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Contribution to book (peer-reviewed)

Book Proceedings of the 14th Symposium on the Geology of the Bahamas and other carbonate regions
Editor , J.B. Martin and F.D. Siewers
Publisher Gerace Research Center, San Salvador Bahamas
Page(s) 75 - 89
ISBN 0-935909-91-5
Title of proceedings Proceedings of the 14th Symposium on the Geology of the Bahamas and other carbonate regions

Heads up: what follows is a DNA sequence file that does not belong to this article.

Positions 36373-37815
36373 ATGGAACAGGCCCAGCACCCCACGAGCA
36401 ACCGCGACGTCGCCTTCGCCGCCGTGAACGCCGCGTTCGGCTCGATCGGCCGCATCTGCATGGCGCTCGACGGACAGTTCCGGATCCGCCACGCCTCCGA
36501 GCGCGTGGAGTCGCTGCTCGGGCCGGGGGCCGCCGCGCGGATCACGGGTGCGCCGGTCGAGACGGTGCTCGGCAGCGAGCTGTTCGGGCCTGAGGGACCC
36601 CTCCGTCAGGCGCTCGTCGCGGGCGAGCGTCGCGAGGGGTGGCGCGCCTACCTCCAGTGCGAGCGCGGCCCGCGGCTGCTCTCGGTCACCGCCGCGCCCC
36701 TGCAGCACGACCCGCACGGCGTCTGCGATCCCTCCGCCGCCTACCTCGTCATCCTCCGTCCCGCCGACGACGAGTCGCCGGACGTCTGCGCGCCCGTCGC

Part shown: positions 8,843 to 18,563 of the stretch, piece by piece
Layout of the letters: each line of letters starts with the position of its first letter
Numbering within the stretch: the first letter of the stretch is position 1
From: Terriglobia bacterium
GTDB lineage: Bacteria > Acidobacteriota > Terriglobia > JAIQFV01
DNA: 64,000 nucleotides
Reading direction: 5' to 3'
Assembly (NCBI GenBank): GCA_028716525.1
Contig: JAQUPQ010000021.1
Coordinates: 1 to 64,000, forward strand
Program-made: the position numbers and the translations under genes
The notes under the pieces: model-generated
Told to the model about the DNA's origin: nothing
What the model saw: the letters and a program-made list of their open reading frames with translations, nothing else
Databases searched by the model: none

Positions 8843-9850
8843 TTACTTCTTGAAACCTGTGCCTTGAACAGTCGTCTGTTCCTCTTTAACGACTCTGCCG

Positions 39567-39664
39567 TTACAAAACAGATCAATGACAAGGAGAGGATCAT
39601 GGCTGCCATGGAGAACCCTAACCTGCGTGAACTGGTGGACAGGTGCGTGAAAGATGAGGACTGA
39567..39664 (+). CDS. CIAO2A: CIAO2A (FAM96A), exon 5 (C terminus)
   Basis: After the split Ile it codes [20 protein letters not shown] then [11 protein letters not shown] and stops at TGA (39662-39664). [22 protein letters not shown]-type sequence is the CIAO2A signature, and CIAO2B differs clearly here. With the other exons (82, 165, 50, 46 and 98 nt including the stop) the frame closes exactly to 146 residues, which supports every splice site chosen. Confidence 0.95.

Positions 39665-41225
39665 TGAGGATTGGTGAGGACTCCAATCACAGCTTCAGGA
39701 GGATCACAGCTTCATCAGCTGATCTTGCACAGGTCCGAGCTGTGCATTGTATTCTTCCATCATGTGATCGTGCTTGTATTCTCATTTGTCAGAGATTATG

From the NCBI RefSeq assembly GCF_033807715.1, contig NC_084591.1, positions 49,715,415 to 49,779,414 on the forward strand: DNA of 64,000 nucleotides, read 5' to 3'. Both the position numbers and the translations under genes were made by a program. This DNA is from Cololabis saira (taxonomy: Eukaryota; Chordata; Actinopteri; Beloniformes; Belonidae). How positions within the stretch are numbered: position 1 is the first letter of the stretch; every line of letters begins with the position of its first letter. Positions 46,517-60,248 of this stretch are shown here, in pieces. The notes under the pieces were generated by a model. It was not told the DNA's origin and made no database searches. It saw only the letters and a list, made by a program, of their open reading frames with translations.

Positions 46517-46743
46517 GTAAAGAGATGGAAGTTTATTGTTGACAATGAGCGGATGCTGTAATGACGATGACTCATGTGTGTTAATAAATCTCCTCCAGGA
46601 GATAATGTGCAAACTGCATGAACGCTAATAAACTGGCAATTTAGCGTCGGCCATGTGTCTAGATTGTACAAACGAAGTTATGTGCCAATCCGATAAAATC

New sedimentological, petrographic and geochronological data obtained from a thin laminar crust and a superimposed reddish, clay-rich conglomerate layer exposed in central Eleuthera, Bahamas, suggest they represent, respectively, an algal-microbial mat and a colluvial deposit of middle Holocene age, which sheds new light on eustatic and climatic events during this time period. Located on the ocean-facing coast of Eleuthera, near Alice Town, the studied exposure comprises one 30 cm-thick reddish layer consisting of a laminated micritic crust, at the base, and a clay-rich conglomerate, at the top, interstratified between two thicker limestone units. Like most similar occurrences in the Bahamas, this composite bed has been interpreted as a Wisconsinian paleosol separating Sangamonian and Holocene peritidal carbonate deposits. Our detailed study of this outcrop yielded the following results. The basal portion of the exposure consists of oolitic-bioclastic calcarenites deposited in a beach setting, locally overlain by rhizolith-rich bioclastic calcarenites accumulated in a foredune environment. Amino-acid ratios and stratigraphic relationships suggest a correlation with Marine Isotope Stage 5e for the beach facies, and with MIS 5a for the eolian facies. At about +2 m, these calcarenites are capped by a 1 to 5 cm-thick, laminated, micritic crust, which includes micron-sized spherulites of cyanobacterial origin and probable remnants of bryophytes. This crust yielded a 14C age of 6’470 + 30 a BP (= 7’375 + 55 cal a BP). The overlying clay-rich conglomerate layer comprises blocks of various sizes and origins, and lacks a horizontal zonation and pedogenic textures. The uppermost unit of the exposure is made of an eolian bioclastic calcarenite, and gave a 14C age of 5’480 + 30 years BP (6’289 + 26 cal a BP). The short time interval (ca. 1’000 years) established for the deposition of the reddish conglomerate layer, as well as the lack of soil horizons and pedogenic textures, suggest it corresponds to a debris-flow deposit resulting from an extreme event (tsunami wave or exceptional rainfall) during the middle Holocene. This case further demonstrates that red brecciated beds interstratified in Bahamian carbonates do not always represent glacial paleosols. The microbial and algal structures found in the studied crust show that laminated calcretes may not all have a pedogenic origin. This particular example, which is very similar to algal-microbial mats forming along the shores of ponds and lakes in the Bahamas today, could indicate that sea-level was about 2 m higher than present during the middle Holocene, confirming earlier reports from Andros and the Exuma Islands.